Historically, nitroprusside was extensively used due to its potent venous and arterial dilating properties that allowed for a wide applicability to various hypertenisve emergencies. However, given safety and administration concerns, nitroprusside has largely fallen out of favor. The rapid, profound, and precipitous drop in BP seen with nitroprusside has resulted in hypotension related fatalities, which warranted the FDA to add a black box warning to its package labeling.23 The unpredictable, yet potentially severe drop in BP warrants patients to receive ICU level care with continuous monitoring through a dedicated arterial line.24 Unfortunately this labor intensive monitoring is not feasible in the ED.
Nitroprusside dilates the large capacitance vessels in the central nervous system which can result in detrimental spikes in ICP. Therefore, nitroprusside should be avoided in hypertensive encephalopathy, acute ischemic, or hemorrhagic strokes.1,2 Nitroprusside should be avoided in the setting of an acute MI or patients with ischemic heart disease.24 This theory hypothesizes that nitroprusside can exacerbate coronary ischemia secondary to its preferential vasodilation of NON-ischemic arteries, which favors redistribution of oxygenated blood away from the ischemic tissue and towards non-ischemic tissues.24 The shunting of oxygenated blood away from the acutely ischemic areas can exacerbate myocardial necrosis and increase overall mortality in this population.25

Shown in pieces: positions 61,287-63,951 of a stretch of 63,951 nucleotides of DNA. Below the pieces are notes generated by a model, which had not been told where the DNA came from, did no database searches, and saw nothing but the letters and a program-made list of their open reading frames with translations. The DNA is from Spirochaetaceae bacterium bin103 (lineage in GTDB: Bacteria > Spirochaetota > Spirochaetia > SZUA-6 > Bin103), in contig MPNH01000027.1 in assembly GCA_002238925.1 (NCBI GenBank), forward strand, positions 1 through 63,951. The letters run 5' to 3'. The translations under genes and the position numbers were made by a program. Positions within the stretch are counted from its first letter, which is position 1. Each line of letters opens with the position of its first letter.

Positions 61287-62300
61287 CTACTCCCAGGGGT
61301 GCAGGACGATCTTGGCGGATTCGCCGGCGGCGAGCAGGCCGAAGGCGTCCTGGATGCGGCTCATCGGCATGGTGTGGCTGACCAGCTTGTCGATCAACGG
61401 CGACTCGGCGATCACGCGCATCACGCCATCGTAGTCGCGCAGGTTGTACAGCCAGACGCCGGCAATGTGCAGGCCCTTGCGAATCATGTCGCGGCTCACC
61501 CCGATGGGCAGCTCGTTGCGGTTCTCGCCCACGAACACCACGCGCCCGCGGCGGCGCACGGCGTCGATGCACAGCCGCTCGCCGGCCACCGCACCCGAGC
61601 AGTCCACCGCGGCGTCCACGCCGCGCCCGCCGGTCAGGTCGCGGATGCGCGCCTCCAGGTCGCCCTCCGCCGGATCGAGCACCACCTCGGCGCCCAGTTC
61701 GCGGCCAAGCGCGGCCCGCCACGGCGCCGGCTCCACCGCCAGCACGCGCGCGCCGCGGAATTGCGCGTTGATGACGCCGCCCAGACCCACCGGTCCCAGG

Cyanide and thiocyanate toxicity are hallmark, yet potentially dangerous complications of nitroprusside administration.1,9 Nitroprusside is ~44% cyanide by weight and when liberated into the plasma, cyanide is metabolized in the liver to thiocyanate. Under normal circumstances, the body can detoxify up to 50 mg of nitroprusside; however, patients with cirrhosis or who are malnourished have a reduced metabolic reserve to detoxify cyanide and are at high risk for toxicity.9 Thiocyanate is excreted by the kidneys and can accumulate in patients with acute or chronic renal failure, resulting in toxicities such as muscle spasms, seizures, or even coma. Although these toxicities may be less relevant in the acute setting, it is prudent to recognize the dose limit is 10mcg/minute for NO GREATER than 10 minutes, to reduce toxicity, especially in patients at high risk of accumulation.1,2
Take home point: Given the advent of newer, safer therapies, nitroprusside should be reserved as a last-linetreatment for hypertensive emergency when alternatives agents cannot be employed.